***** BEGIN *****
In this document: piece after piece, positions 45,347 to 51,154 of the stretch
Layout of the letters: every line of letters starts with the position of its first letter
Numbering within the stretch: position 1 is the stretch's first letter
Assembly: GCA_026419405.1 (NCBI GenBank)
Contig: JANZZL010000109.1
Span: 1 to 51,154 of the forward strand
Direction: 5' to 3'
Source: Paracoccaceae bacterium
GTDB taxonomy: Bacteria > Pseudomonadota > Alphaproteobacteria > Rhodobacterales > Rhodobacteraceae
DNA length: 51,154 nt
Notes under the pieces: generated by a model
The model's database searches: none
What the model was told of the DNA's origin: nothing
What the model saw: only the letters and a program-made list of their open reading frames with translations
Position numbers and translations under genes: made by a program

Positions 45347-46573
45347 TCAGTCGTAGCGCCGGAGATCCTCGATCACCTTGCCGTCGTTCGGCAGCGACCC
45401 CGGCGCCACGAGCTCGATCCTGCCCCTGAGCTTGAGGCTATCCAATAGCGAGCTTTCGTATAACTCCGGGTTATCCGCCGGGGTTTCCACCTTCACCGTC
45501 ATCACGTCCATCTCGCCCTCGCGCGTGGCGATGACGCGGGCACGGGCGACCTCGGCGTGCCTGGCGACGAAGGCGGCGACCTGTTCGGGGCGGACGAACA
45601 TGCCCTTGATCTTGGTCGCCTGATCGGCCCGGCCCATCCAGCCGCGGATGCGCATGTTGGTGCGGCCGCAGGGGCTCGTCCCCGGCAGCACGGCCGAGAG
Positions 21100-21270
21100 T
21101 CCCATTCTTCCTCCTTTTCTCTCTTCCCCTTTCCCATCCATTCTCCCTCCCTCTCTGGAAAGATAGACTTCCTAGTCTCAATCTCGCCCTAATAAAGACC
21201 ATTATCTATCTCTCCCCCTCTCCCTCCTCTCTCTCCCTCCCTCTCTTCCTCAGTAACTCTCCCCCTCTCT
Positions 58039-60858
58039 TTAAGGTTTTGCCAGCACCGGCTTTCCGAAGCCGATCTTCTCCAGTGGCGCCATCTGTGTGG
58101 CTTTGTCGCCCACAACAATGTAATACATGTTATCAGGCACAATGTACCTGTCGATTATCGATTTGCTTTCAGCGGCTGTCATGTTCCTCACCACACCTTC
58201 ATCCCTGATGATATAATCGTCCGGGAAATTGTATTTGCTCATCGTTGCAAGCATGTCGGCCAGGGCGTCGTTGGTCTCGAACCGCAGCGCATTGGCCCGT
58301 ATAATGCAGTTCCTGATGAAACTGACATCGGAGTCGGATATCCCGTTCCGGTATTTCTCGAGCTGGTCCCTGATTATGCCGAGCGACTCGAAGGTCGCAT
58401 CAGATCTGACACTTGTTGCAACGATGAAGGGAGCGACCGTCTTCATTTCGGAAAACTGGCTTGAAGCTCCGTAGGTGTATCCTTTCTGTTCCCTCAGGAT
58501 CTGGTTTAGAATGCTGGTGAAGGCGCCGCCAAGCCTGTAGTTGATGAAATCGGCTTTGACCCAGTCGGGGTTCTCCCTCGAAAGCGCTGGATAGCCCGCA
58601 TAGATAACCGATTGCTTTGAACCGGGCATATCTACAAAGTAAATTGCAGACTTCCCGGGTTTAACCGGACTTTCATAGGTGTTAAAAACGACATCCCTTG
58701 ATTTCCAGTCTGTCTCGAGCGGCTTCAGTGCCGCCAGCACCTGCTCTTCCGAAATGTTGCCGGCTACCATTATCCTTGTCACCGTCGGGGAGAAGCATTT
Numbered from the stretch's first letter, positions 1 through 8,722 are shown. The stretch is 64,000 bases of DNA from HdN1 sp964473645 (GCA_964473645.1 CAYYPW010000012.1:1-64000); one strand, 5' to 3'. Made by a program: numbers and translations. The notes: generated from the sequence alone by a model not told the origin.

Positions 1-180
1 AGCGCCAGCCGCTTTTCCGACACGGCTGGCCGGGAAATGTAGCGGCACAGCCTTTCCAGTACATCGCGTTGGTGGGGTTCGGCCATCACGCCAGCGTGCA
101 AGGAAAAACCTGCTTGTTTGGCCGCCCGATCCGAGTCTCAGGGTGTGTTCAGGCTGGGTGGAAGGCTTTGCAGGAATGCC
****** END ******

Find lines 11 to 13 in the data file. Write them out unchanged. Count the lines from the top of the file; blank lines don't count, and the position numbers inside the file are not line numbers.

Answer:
Notes under the pieces: generated by a model
The model's database searches: none
What the model was told of the DNA's origin: nothing